Juraj Jakubisko (1938–2023) Slovakia / Czech Republic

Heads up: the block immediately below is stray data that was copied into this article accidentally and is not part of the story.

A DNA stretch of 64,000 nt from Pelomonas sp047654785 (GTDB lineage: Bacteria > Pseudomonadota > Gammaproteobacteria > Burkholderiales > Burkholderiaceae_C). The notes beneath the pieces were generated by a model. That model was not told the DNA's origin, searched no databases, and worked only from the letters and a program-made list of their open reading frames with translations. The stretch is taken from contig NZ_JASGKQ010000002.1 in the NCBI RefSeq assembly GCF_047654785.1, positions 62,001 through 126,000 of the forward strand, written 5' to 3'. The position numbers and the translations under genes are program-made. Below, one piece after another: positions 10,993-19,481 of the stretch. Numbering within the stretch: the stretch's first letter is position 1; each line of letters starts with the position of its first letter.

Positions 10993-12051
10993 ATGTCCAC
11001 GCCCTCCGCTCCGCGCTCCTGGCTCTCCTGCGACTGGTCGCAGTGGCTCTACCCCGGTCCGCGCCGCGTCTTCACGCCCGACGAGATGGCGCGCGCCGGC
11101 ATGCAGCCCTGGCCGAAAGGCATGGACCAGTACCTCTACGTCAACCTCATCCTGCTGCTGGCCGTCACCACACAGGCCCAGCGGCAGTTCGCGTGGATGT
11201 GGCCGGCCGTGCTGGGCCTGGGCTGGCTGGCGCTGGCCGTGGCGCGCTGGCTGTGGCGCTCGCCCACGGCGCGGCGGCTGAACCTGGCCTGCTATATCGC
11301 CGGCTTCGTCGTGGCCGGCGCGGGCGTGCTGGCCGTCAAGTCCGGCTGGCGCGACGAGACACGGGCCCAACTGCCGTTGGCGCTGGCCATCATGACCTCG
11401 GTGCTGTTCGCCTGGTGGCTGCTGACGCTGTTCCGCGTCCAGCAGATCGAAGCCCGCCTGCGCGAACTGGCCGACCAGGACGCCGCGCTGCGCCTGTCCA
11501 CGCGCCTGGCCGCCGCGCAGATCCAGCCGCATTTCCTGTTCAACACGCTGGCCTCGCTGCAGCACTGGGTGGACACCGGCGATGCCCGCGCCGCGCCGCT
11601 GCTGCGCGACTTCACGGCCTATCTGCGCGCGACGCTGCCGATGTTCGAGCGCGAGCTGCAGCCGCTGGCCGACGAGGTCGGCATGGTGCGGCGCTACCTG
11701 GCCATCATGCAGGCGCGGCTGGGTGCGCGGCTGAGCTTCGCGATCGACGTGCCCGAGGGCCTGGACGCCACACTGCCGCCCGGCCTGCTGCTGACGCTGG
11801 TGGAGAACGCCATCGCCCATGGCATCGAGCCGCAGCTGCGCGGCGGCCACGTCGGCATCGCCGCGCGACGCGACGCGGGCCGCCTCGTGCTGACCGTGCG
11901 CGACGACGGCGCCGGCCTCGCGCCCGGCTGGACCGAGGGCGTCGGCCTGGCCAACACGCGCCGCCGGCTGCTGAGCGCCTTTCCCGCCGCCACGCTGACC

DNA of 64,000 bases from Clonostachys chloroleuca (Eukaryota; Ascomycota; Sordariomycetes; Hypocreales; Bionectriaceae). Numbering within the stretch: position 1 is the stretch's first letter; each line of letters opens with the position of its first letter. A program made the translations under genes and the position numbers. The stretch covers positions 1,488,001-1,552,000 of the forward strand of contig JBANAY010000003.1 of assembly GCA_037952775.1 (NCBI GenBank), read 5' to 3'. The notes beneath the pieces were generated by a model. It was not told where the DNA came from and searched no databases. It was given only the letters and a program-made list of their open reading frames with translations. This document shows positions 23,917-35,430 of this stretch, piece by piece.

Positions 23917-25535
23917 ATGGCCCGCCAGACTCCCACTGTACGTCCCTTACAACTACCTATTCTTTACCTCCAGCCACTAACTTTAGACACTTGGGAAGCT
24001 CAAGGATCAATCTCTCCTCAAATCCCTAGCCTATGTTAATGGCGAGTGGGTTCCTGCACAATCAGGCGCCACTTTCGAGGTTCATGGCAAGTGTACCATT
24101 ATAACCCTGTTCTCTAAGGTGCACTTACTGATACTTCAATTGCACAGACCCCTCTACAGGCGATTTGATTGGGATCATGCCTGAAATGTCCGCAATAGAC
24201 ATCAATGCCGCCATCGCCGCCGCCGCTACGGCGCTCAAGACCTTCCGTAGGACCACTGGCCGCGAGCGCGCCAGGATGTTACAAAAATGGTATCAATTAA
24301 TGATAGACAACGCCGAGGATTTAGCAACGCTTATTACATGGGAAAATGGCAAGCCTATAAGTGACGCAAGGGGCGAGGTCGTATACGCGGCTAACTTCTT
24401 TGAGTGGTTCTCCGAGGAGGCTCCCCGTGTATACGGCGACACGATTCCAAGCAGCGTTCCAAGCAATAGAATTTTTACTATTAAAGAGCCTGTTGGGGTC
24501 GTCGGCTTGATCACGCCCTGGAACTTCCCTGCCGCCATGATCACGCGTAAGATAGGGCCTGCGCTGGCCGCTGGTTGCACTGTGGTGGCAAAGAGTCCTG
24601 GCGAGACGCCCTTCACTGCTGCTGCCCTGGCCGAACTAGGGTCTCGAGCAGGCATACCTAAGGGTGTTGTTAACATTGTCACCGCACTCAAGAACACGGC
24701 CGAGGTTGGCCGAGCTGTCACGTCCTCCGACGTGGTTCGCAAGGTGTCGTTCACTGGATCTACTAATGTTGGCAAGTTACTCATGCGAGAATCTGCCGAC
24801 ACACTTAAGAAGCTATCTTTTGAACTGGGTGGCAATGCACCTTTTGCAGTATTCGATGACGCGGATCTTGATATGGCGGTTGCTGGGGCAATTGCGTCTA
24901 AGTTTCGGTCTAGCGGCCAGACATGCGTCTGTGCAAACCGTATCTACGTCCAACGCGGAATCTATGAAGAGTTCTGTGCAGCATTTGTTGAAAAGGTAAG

Juraj Jakubisko, legendary Slovak film director, screenwriter, cameraman and now head of the directing studio at the Miroslav Ondříček Film Academy in Písek, stands out for his typical manuscript full of allegory, fantasy and visionary imagery. He made his debut in 1967 with a film titled Christ’s Years. The elegy titled Deserters and Pilgrims and Birds, Orphans and Fools and the tragicomedy See You in Hell, Friends, were banned in the 1970s, and the genius of the film could only devote himself to documentary film-making. It wasn’t until 1979 that he made the feature film Build a House, Plant a Tree. The award-winning historical saga Millennium Bee was the culmination of his work in the 1980s. A fairy tale entitled Perinbaba can be boldly included in the European fund of European cinema. In the movies: I sit on a Branch and I Feel Good and It Is Better to Be Rich and Healthy than Poor and Sick, with the theme of the love triangle, he returns to his work from the 1960s. Since 1993 he has been living in Prague, where he made the films Unclear News about the End of the World, Post Coitum and the monumental Báthory epic. In 2013 he published the first volume of the autobiography Live Silver.